You never knew you wanted an R-rated comedic take on the action spy genre until halfway through Spy and you’re caught wondering why it has never been done quite this well before. Despite some rough patches peppered throughout, Paul Feig‘s latest film manages to continue rolling without much care for its missteps. Years after her break-out in Bridesmaids (also from Feig) and many films later, you’re going to either despise Melissa McCarthy’s wild antics or you’ll roll with the punches. McCarthy plays CIA agent and analyst Susan Cooper who spends her time at a desk with a mic in the ear of the Bond-like covert operative Bradley Fine (Jude Law), helping guide him with numerous technologies like thermal vision and layouts of buildings. “There are three men rapidly approaching the door up ahead,” and various other tips and commands are given by her, but things go wildly astray when Fine is murdered and the various agents in the field are exposed.

Cooper was nursing a crush on Fine and when he is killed she is determined to get back at the evil woman that took him down. So, she volunteers much to the chagrin of another operative Rick Ford (Jason Statham) and manages to get out in the field. The tweak here is that these films often employ untalented newcomers in the role of spy, asking them to do extraordinary things. But here, we learn that Susan Cooper was actually hand-picked to be a desk operative because she was so well-qualified the other male agents were threatened. Small touches of reality create a potent snowball effect that elevates the film beyond just a simple comedy.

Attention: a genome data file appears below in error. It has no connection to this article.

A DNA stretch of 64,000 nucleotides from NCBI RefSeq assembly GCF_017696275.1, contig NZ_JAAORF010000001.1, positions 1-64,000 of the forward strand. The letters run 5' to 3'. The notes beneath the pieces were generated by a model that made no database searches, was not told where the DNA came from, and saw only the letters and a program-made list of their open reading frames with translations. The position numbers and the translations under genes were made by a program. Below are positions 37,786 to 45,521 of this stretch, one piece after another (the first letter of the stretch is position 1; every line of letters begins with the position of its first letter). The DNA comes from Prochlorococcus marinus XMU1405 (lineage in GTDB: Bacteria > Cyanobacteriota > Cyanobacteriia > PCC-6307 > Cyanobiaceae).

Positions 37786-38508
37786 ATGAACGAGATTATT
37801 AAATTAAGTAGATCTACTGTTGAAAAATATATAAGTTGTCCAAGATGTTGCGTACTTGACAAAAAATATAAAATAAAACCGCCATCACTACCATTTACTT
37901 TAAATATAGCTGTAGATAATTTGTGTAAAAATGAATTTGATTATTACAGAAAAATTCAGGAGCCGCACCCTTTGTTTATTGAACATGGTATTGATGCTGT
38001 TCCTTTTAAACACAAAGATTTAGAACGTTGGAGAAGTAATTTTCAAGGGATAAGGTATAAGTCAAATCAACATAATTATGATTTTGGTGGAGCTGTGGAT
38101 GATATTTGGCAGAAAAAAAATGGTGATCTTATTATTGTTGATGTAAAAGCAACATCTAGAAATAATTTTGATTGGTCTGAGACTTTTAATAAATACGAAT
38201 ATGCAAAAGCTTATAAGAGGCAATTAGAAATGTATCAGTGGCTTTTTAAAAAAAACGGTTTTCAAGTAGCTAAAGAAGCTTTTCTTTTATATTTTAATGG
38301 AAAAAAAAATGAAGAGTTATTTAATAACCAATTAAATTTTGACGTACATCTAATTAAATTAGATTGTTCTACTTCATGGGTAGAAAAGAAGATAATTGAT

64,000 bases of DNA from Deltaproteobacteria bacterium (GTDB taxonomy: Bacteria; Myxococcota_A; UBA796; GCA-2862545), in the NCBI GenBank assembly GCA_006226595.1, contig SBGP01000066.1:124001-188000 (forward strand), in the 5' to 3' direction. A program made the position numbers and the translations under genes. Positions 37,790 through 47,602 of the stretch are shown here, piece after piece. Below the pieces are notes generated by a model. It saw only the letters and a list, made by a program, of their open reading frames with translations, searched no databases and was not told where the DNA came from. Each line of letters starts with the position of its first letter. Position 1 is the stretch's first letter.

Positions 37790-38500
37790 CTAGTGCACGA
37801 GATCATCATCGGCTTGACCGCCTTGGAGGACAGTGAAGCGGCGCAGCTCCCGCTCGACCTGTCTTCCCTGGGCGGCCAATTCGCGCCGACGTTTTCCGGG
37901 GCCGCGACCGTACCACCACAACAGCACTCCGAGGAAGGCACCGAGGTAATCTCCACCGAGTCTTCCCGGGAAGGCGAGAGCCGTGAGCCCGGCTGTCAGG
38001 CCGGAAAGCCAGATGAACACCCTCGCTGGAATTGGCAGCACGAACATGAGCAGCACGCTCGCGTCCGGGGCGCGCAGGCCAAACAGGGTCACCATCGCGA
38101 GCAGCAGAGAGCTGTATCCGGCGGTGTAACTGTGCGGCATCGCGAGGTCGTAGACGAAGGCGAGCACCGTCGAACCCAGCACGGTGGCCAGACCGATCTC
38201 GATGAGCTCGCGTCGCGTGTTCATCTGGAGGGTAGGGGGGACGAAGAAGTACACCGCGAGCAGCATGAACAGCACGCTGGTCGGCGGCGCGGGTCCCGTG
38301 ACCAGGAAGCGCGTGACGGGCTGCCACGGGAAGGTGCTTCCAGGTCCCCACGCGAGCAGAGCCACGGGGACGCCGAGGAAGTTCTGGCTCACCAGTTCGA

Early and often, Feig emphasizes that this is an adult-aimed film by the various gory deaths of people and the way the characters interact. Of particular charm is Statham’s Ford, who continues to follow Cooper during her time in the field and taunts her incessantly that she is going to fail. Ford is an egotistical wiseass that loves to drone on about the incredible things he has accomplished, much of which sound outright delusional. Susan and him bicker like children and it is one of the recurring gags that works exceedingly well.

The operation from the outset is to track down an arms dealer named Reyna Boyanov (Rose Byrne) with access to a nuclear bomb. In the film, Byrne employs a thick European accent and has a ridiculous hairdo supported by showing off her cleavage and dressing in lavish outfits. Never has Byrne made me think of Eva Green more than in this film and she is easily able to sell her character’s bratty nature. As Cooper gets closer to tracking down Reyna, the action picks up again. McCarthy’s physicality is on full display yet again; she is willing to fall, move, groove, and sweat buckets all in service of getting a laugh and she deploys this skill continually throughout Spy.

To watch her keep up with bad guys on foot is a bit silly. Sure, yes, it is a comedy and specifically a riff on the James Bond films — complete with an impressive opening title sequence set to a ballad — but it feels like a bit of a shortcut. Yet, the film builds a sort of momentum that I can’t recall seeing. This shouldn’t be nearly as funny nor on-point about the way that society treats middle-aged women, yet it hits those marks continually. Much of the plot becomes nonsense by the end of the film and yet one can’t help but laugh as familiar faces are thrown in again and again. Another successfully comedy from Feig, Spy is equally funny as it is full of charm and genuinely solid action beats.

Spy premiered at SXSW and will open on June 5th.

Grade: B-

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